Before Venezuela, US had long involvement in Latin America

In this photo released by the Miraflores Press Office, Venezuela's President Nicolas Maduro, center, flanked by Venezuela's Defense Minister Gen. Vlad

In this photo released by the Miraflores Press Office, Venezuela's President Nicolas Maduro, center, flanked by Venezuela's Defense Minister Gen. Vlad

In this photo released by the Miraflores Press Office, Venezuela's President Nicolas Maduro, left, flanked by Venezuela's Defense Minister Gen. Vladim

In this photo released by the Miraflores Press Office, Venezuela's President Nicolas Maduro, left, flanked by Venezuela's Defense Minister Gen. Vladim

President Donald Trump speaks on the South Lawn of the White House in Washington, Tuesday, April 30, 2019. (AP Photo/Susan Walsh)

President Donald Trump speaks on the South Lawn of the White House in Washington, Tuesday, April 30, 2019. (AP Photo/Susan Walsh)

Venezuelan President Nicolás Maduro's accusation that the United States is trying to engineer a coup d'etat and impose an "illegitimate government" on his country resonates with many in a region where the U.S. has a long history of interventions — military and otherwise.

Ever since President James Monroe announced a sort of protectorate over the hemisphere in the early 19th century — a policy known as the Monroe Doctrine — the United States has involved itself in the daily affairs of nations across Latin America, often on behalf of North American commercial interests or to support right-leaning forces against leftist leaders.

That military involvement tapered off following the Cold War, although the U.S. has been accused of granting at least tacit backing to coups in Venezuela in 2002 and Honduras in 2009.

The Trump's administration prominent role in recognizing opposition leader Juan Guaidó after he declared himself Venezuela's interim president in January — and its staunch support for his attempt on Tuesday to trigger a military uprising — returns the U.S. to a more assertive role in Latin America.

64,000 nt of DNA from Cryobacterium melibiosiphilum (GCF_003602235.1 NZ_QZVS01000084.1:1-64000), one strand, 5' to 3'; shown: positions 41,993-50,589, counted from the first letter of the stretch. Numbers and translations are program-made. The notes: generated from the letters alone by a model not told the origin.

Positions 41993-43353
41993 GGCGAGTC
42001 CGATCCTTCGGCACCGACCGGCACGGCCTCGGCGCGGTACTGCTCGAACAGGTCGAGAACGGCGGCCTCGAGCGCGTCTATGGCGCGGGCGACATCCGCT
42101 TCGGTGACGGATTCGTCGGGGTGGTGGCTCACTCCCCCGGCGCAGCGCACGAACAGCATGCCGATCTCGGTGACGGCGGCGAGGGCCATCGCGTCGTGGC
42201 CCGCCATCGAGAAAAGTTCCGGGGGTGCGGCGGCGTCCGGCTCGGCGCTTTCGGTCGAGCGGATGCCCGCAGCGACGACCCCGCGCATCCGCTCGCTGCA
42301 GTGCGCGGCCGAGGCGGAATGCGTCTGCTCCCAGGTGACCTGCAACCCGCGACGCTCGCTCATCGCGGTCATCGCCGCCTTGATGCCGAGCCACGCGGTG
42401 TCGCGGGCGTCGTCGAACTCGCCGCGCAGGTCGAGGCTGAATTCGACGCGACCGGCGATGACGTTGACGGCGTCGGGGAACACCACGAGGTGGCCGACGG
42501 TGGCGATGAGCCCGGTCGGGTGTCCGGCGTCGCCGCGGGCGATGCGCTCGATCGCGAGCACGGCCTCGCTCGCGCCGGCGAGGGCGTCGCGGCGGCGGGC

Some of the most notable U.S. interventions in Latin America:

1846: The United States invades Mexico, capturing Mexico City the following year. A peace treaty gives the U.S. more than half of Mexico's territory — what is now most of the western United States.

1903: The U.S. engineers Panamanian independence from Colombia and gains sovereign rights over the zone where the Panama Canal would connect Atlantic and Pacific shipping routes.

1903: Cuba and the U.S. sign a treaty allowing near-total U.S. control of Cuban affairs. U.S. establishes a naval base at Guantanamo Bay.

U.S. Marines repeatedly intervene in Central America and the Caribbean throughout the first quarter of the 20th century, often to protect U.S. business interests in moments of political instability.

1914: U.S. troops occupy the Mexican port of Veracruz for seven months in an attempt to sway developments in the Mexican Revolution.

1954: Guatemalan President Jacobo Árbenz is overthrown in a CIA-backed coup.

1961: The U.S.-backed Bay of Pigs invasion fails to overthrow Soviet-backed Cuban leader Fidel Castro, but Washington continues to launch attempts to assassinate Castro and dislodge his government.

1964: Leftist President Joao Goulart of Brazil is overthrown in a U.S.-backed coup that installs a military government lasting until the 1980s.

1965: U.S. forces land in the Dominican Republic to intervene in a civil war.

1970s: Argentina, Chile and allied South American nations launch brutal campaign of repression and assassination aimed at perceived leftist threats, known as Operation Condor, often with U.S. support.

1980s: Reagan administration backs anti-Communist Contra forces against Nicaragua's Sandinista government and backs the Salvadoran government against leftist FMLN rebels.

1983: U.S. forces invade Caribbean island of Grenada after accusing the government of allying itself with Communist Cuba.

1989: U.S. invades Panama to oust strongman Manuel Noriega.

1994: A U.S.-led invasion of Haiti is launched to remove the military regime installed by a 1991 coup that ousted President Jean-Bertrand Aristide. The invasion restores Aristide.

2002: Venezuelan President Hugo Chávez is ousted for two days before retaking power. He and his allies accuse the U.S. of tacit support for the coup attempt.

2009: Honduran President Manuel Zelaya overthrown by military. U.S. accused of worsening situation by insufficient condemnation of the coup.